Perception: 27% of the welfare budget is claimed fraudulently. Reality (according to the Government): 0.7%.
Perception: an unemployed couple with two school-age children receive £147 a week in jobseekers allowance. Reality: £111.45p.
Perception: only 21% think this family would be better off if one of them got a 30-hour-a-week job on the minimum wage; and this 21% thinks, on average, the gain would be £59 a week. Reality: the family would be £138 a week better off.
There is plainly a link between the perceptions of scrounging, and the lack of public knowledge about the financial advantages of working, even for 30 hours a week on the minimum wage, compared with life on the dole.
Outlines other public perceptions and support for Welfare reform; relevant to this discussion.
> I hope you don't take this the wrong way, ttosca, but do you work?
Yes. Self employed.
> I do understand why people are upset about companies like Tesco benefitting from free (to them) employees, but can also see the advantage of the long term unemployed having something on their CV rather than nothing.
> So on the whole, I think it's a good thing so long as it does what it's supposed to do, ie give people some work experience for their CV, and ideally also some decent training.
As mentioned before, those partaking in the Mandatory Workfare Activity scheme are no more likely (in fact less) to have found work than those who haven't.
Secondly, sometimes the MWA is forced on people who have only been out of work for a short time.
Thirdly, allowing companies to have free unpaid labour suppresses wages and keeps other people out of work who might otherwise be employed.
So you'll end up with more people on the dole queue, being forced in to unpaid work...
> For one thing, it has tax avoidance lumped in with tax evasion, and tax that is uncollected.
Yes, this is true. They should have been separated. It's hard to know the true cost of tax evasion, some estimates put it in the tens of billions. The PCS puts it at £70 Billion:
> And it only talks about welfare overpayments and benefit fraud.
> What about the generous benefits that are given out legally? How are they any different to tax that is avoided?
Which 'generous' benefits? 'Generous' compared with what? Welfare in the UK isn't particularly high relative to our european neighbours.
> Tax evasion is illegal, as is benefit fraud. If you expect one to be dealt with harshly (as I do) then you should expect the same for the other. One is not morally superior to the other just because one is more likely to be committed by the rich and one isn't.
Well, if we want to tackle the deficit, purely for pragmatic reasons, tackling benefit fraud instead of tax evasion is a stupid idea, because the later dwarfs the former.
> Tax avoidance is legal. Tax evasion is not. By lumping the two together you are distorting the truth.
You're right. They should have been separated. It does, however, give you a rough idea of the scale of the amount of money which could potentially be collected if both tax evasion was cracked down on and legal tax loopholes were closed.
"but they only have to work for a few weeks"
Some workfare placements are 6 months.
"at the end of that, they have some experience so more of a chance of getting a proper job."
But there is no requirement to make sure the placement will be something that adds to a person's CV.
Plenty of people with decent qualifications and/or years of experience will be sent on workfare where they are doing the most menial of jobs. For thousands, it will add nothing to their CVs, it will just Neva waste of their time. Many won't even add it to their CV as it'll make the CV look bad.
Fair enough, but they only have to work for a few weeks, and at the end of that, they have some experience so more of a chance of getting a proper job.
"I don't understand how looking for a job can possibly be a full time occupation. I decided to change jobs last summer and managed to fit in the form filling, interviews etc whilst working PT, running my own business and doing two afternoons a week volunteering."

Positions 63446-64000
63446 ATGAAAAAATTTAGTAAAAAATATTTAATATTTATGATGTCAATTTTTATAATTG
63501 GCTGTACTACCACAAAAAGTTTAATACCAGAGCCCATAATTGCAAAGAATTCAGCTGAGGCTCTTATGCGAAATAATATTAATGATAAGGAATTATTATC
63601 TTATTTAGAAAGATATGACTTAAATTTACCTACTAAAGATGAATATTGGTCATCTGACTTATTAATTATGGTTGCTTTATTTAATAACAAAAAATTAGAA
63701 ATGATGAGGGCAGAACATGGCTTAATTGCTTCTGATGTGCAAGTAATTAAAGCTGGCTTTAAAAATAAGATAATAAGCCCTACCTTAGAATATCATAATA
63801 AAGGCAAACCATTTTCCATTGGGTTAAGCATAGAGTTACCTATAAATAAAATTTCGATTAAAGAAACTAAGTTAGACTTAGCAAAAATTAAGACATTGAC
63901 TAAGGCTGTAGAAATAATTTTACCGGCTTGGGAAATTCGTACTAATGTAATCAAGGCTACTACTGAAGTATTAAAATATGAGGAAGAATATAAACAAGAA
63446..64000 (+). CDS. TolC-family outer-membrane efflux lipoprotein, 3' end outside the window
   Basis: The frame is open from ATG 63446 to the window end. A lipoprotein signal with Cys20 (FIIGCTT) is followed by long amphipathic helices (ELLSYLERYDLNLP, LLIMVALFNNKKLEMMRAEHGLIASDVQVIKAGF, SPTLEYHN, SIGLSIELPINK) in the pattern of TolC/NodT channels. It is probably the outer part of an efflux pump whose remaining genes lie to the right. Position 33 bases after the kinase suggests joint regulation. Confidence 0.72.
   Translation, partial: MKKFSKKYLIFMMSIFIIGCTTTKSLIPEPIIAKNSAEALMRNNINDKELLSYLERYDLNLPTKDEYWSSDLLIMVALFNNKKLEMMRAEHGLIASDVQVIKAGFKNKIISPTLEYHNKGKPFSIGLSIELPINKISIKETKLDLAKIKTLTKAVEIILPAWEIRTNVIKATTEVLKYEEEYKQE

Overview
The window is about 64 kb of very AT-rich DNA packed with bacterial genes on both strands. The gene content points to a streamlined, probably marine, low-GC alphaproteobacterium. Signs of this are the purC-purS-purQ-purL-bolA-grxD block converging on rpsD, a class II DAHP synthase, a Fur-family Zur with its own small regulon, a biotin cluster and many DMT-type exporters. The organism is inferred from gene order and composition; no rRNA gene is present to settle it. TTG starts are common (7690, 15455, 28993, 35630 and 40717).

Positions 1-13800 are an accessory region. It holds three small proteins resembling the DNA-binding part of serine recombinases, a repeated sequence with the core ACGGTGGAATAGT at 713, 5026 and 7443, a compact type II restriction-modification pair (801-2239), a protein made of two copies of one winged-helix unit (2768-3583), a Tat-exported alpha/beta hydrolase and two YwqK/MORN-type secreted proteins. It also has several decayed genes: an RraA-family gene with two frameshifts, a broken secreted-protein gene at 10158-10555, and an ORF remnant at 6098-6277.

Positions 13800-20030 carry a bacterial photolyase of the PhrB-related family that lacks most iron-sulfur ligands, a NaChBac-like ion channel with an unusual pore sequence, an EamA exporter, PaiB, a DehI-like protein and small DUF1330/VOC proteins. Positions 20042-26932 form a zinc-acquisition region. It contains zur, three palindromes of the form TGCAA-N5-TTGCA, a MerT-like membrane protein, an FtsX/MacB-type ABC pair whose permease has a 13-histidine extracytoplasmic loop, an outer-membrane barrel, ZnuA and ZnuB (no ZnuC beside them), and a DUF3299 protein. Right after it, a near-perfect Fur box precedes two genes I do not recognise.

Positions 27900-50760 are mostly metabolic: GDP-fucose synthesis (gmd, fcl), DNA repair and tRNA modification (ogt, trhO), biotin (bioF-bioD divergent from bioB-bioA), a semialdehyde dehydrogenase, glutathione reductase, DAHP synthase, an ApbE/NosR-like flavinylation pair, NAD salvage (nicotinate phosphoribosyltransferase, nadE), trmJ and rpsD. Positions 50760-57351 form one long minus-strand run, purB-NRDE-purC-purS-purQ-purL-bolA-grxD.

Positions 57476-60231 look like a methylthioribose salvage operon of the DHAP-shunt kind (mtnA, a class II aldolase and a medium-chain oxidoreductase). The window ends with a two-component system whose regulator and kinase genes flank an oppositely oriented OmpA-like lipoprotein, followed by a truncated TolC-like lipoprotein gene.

I don't think looking for a job is a full time occupation, but being forced to work full time for nothing will considerably undermine many people's ability to apply for work, without making them any more employable.
What if you're so skint you can't afford the Internet at home and have to go to the library to access job ads?
What if your line of work doesn't get advertised online much and you have to distribute your CV by hand (and you have to walk to do this don't have any money for bus fare because you spent your last pennies on printing CVs and making yourself look presentable)
Having a full time job would seriously get in the way!
"So on the whole, I think it's a good thing so long as it does what it's supposed to do, ie give people some work experience for their CV, and ideally also some decent training."
This might be true if there was any attempt at placing people in MWA jobs which were relevant to their career aspirations, or if training was part of the deal. But neither is true.
Decent training is not part of this scheme. It's about making people turn up to work, that's it. (people will be sent on workfare even id they have never had a problem turning up to work and have decades of experience)
I hope you don't take this the wrong way, ttosca, but do you work?
I don't understand how looking for a job can possibly be a full time occupation. I decided to change jobs last summer and managed to fit in the form filling, interviews etc whilst working PT, running my own business and doing two afternoons a week volunteering.
I do understand why people are upset about companies like Tesco benefitting from free (to them) employees, but can also see the advantage of the long term unemployed having something on their CV rather than nothing.
So on the whole, I think it's a good thing so long as it does what it's supposed to do, ie give people some work experience for their CV, and ideally also some decent training.
That picture is ridiculous and completely misses the point. A link to a diagram with bright colours isn't automatically making a valid point.
For one thing, it has tax avoidance lumped in with tax evasion, and tax that is uncollected.
And it only talks about welfare overpayments and benefit fraud.
What about the generous benefits that are given out legally? How are they any different to tax that is avoided?
Answer - they aren't. They are both perfectly legitimate and legal under the policies we currently live by.
Tax evasion is illegal, as is benefit fraud. If you expect one to be dealt with harshly (as I do) then you should expect the same for the other. One is not morally superior to the other just because one is more likely to be committed by the rich and one isn't.
This is the right move. The universe rewards ACTION. Things comes out of other things. In the US despite the predictable screaming of lefties, workfare recipients report being much happier and fulfilled - and prefer jobs to welfare anytime